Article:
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REVIEW: The Walking Dead 7×03 “The Cell”

Written by Katie Young

After the relative idyll of The Kingdom, “The Cell” dragged us back down into the bowels of a living Hell, where poor Daryl was languishing at Negan’s sadistic pleasure.

We were introduced to life inside the Saviors’ compound through Dwight, one of the group who stole Daryl’s bike and crossbow last season, now sporting a badly scarred face. The opening montage gave us a glimpse of Dwight’s seemingly cushy life, as he made himself a sandwich using fine ingredients, sound tracked by “Town Called Malice” (fittingly). So far, so upbeat. But Dwight was put off his tasty snack by the sight of some fellow Saviors – dirty and dishevelled, and clearly much lower in the pecking order – wrangling walkers onto the spikes that line the camp’s fence. And anyone still feeling peckish for Dwight’s egg salad sarnie after that would definitely have lost their appetite at the sight of him making Daryl’s dinner: dog food on dry crusts. Yummy.

Repetitive, cyclical, and tense, the structure of this episode mirrored the relentless torture methods used on Daryl. Sensory and sleep deprivation, and a creepily cheerful song called “Easy Street” blaring through the walls of his pitch dark cell day and night were used to break him down, and though there were moments of excruciating suspense, especially when Daryl actually made a break for it (it was clearly a trap, man!) and was re-captured, this was a largely anticlimactic instalment compared with the ultra-violent season premiere. But I guess that was the point. The most effective way to break someone down with minimal effort is by letting most of the horror happen in their own mind, in the spaces between acts of brutality.

Through Daryl’s ongoing imprisonment and humiliation, we came to understand something of Dwight’s own story, and how he became one of Negan’s most trusted henchmen and, of course, it wasn’t a happy tale. The most affecting scene of the episode for me (aside from watching Daryl sob along to Roy Orbison‘s “Crying”) was Dwight’s exchange with an escaped Savior who had decided certain death on the road was better than spending one more day in the service of Negan. Having been sent after the hapless man, Dwight tried to persuade him back to the camp, and when he begged to be shot instead, threatened to make the life of his remaining friends a living hell and desecrate the corpse of his dead wife. These were clearly the kind of coercion techniques learned from a true psychopath like Negan. When Dwight shot the guy in the back after all, it seemed like an act of mercy, which made his eventual return to the gates as a walker all the more shocking. In an episode which posed the question ‘at what point does death become preferable to living?’ it seemed Dwight, unable to protect his wife or sister-in-law, externalised his grief by stripping his former friend of the one thing left to him – the choice to die. Dwight might be alive in the biological sense, but he’s just as much of a zombie as those poor souls on spikes.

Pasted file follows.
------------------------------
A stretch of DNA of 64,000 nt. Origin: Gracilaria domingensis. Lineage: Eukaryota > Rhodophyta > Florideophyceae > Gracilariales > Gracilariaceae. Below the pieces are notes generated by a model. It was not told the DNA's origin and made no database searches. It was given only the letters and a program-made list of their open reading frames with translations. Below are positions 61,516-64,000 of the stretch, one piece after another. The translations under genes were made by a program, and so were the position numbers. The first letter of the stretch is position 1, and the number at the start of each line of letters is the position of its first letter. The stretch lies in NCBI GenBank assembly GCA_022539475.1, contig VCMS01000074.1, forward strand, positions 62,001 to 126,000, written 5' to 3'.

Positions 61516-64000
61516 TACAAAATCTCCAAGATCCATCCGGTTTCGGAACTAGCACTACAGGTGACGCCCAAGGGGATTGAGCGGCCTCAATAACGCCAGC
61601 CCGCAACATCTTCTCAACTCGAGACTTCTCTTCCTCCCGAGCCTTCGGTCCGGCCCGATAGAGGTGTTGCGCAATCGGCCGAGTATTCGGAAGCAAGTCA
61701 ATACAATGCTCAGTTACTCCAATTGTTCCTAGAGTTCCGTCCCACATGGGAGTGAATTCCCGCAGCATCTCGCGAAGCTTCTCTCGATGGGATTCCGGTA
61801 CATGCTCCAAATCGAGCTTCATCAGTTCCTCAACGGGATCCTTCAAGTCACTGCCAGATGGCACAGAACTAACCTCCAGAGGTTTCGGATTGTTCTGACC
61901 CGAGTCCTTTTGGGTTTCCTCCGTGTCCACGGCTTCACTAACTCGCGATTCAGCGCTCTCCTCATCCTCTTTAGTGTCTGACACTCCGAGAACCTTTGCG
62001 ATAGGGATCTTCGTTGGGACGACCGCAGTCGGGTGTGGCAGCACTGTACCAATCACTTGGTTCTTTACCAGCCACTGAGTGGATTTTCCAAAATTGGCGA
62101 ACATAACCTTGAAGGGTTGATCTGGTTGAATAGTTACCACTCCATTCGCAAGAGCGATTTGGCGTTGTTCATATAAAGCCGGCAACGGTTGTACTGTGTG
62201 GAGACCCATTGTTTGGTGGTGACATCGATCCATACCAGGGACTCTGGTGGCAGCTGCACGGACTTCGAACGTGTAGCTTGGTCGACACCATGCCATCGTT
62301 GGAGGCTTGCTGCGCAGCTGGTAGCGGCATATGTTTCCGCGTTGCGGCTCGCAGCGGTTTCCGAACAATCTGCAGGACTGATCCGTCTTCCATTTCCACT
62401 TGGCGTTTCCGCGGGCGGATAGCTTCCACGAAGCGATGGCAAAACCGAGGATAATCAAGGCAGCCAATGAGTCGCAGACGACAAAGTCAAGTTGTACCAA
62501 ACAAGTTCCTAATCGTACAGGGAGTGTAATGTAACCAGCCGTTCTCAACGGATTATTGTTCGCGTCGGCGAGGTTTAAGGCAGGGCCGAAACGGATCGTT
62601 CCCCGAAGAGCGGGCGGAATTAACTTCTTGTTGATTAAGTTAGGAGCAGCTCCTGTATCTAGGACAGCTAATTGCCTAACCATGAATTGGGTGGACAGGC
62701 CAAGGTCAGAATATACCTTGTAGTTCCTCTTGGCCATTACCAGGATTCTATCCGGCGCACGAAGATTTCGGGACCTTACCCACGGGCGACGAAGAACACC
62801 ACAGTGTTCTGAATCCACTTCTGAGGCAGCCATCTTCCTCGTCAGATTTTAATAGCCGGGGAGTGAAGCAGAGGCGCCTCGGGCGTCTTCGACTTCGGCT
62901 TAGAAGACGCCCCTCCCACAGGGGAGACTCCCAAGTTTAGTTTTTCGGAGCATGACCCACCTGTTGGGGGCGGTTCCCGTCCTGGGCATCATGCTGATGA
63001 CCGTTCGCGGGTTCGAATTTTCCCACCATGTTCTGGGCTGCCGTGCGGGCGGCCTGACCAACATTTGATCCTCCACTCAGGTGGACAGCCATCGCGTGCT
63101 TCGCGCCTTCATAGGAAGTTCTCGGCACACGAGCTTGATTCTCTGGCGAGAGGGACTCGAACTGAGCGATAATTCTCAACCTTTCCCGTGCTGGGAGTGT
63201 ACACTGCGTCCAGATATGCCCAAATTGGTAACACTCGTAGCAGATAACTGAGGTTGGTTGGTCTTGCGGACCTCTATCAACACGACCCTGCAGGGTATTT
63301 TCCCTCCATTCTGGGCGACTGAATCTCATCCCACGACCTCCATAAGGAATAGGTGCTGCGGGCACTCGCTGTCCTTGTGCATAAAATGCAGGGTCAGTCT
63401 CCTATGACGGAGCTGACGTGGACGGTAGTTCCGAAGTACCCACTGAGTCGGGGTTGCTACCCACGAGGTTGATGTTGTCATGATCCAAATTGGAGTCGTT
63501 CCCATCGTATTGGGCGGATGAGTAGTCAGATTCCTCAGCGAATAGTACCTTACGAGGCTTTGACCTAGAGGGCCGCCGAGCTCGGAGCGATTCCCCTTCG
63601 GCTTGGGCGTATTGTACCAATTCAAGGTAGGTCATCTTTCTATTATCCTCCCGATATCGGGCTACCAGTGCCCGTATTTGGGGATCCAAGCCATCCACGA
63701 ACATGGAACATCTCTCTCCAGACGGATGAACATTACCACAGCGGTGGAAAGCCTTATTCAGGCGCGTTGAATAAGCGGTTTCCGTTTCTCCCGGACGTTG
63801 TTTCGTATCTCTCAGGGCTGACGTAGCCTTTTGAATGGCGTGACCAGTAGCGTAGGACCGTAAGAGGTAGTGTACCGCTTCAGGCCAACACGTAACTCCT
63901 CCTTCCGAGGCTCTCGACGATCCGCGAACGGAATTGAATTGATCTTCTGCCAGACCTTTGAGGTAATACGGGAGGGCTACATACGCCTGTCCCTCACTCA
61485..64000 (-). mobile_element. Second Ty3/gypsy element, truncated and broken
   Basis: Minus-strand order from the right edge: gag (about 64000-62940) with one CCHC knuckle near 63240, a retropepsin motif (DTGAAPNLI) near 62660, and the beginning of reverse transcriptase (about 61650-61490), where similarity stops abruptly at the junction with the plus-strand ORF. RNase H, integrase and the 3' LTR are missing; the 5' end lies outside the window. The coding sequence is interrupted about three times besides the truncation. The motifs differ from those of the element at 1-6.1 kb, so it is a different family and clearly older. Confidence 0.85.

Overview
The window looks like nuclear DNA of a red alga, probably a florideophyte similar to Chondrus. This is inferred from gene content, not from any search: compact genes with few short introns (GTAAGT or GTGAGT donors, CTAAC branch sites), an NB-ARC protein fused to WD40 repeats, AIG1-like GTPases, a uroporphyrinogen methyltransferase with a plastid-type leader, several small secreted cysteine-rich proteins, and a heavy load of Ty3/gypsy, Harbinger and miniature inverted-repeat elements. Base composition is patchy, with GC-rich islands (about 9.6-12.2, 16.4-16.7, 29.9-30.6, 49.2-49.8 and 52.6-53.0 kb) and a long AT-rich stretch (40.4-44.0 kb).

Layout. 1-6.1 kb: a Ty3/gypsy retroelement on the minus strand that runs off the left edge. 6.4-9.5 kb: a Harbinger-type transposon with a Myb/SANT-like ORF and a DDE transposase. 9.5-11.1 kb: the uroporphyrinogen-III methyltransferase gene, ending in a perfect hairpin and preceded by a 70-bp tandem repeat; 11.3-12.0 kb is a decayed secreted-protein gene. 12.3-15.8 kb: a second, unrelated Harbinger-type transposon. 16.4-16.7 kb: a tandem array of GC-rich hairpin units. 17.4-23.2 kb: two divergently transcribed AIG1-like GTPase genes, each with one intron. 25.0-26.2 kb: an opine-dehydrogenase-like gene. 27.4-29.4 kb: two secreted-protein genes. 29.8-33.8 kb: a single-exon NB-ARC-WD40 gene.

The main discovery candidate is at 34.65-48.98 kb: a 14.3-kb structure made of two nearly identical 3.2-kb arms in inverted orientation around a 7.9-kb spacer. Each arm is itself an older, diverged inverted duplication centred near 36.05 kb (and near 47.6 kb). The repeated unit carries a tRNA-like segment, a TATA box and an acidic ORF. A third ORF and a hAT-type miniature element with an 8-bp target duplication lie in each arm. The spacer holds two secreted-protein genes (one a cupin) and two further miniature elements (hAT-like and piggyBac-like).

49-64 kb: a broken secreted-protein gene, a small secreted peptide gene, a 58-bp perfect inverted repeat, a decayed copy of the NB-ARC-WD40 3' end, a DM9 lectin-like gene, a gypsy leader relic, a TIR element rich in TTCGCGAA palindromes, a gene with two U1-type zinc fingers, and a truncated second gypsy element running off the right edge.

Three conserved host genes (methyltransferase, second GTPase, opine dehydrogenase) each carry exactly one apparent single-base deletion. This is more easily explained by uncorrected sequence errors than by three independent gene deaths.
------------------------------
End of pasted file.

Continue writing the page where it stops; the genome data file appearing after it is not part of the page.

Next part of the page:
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Sombre and reflective, this rather depressing affair sets us up nicely for next week, when we finally get to see how Rick’s group are dealing with the aftermath of the opener, and the loss of Daryl. While it was slow-paced and light on action, “The Cell” offered some truly horrific moments, and showcased the performances of its leads.

Final Grade: B-

+ Norman Reedus and Austin Amelio both knocked it out of the park this week. Amelio manages to make Dwight sympathetic even though his character has done (and continues to do) despicable things, and Reedus was by turns heart-breaking and heartening. This is why Daryl Dixon remains a staunch fan favourite.

+ I am always amazed that this show continually finds new ways to make zombies scary, given that we’ve seen about a billion of them at this point, but ‘diving from an overpass’ zombie frightened the bejesus outta me!

+ While some may have been bored by this episode, I thought the atmosphere of malice created without overt use of violence was quite masterful, especially considering how fresh the deaths of Glenn and Abraham are in viewers’ minds.

– While Jeffrey Dean Morgan is having a blast with his character, and no one can deny he is a scary mofo, I felt Negan almost tipped over into archetypal villainy this week. His treatment of women as a commodity to be doled out as a reward, stealing of other men’s wives, and constant assertion that he admires Daryl’s spunk seemed a little pantomime in places.

– And while we’re on the subject, Negan’s long monologue about how he enslaved Dwight was clumsy and unnecessary exposition. Given what we saw of Dwight, Sherry, and Tina last season, it wouldn’t have taken much to fill in the gaps as to how Dwight came to be so badly burnt. We’d already seen Sherry having a pregnancy test and advising Daryl to yield to Negan’s will, so had worked out she had been offered up to save her own life and that of her husband. There was also the exchange where Negan offered Dwight a night with his estranged wife, making the cuckoldry even clearer. At least we got to find out what had become of…ahem…Little Dwight. He’s fine, thanks for asking.

– I would have liked to have seen more of Sherry’s perspective used to fill in the backstory.

Extra Thought: At least if Daryl is on dog food, he’s not eating walker-stuffed pork!

What did you think? Did this episode come out swinging, or was it as painful as an iron to the face? Let us know in the comments or on Twitter.

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Katie Young

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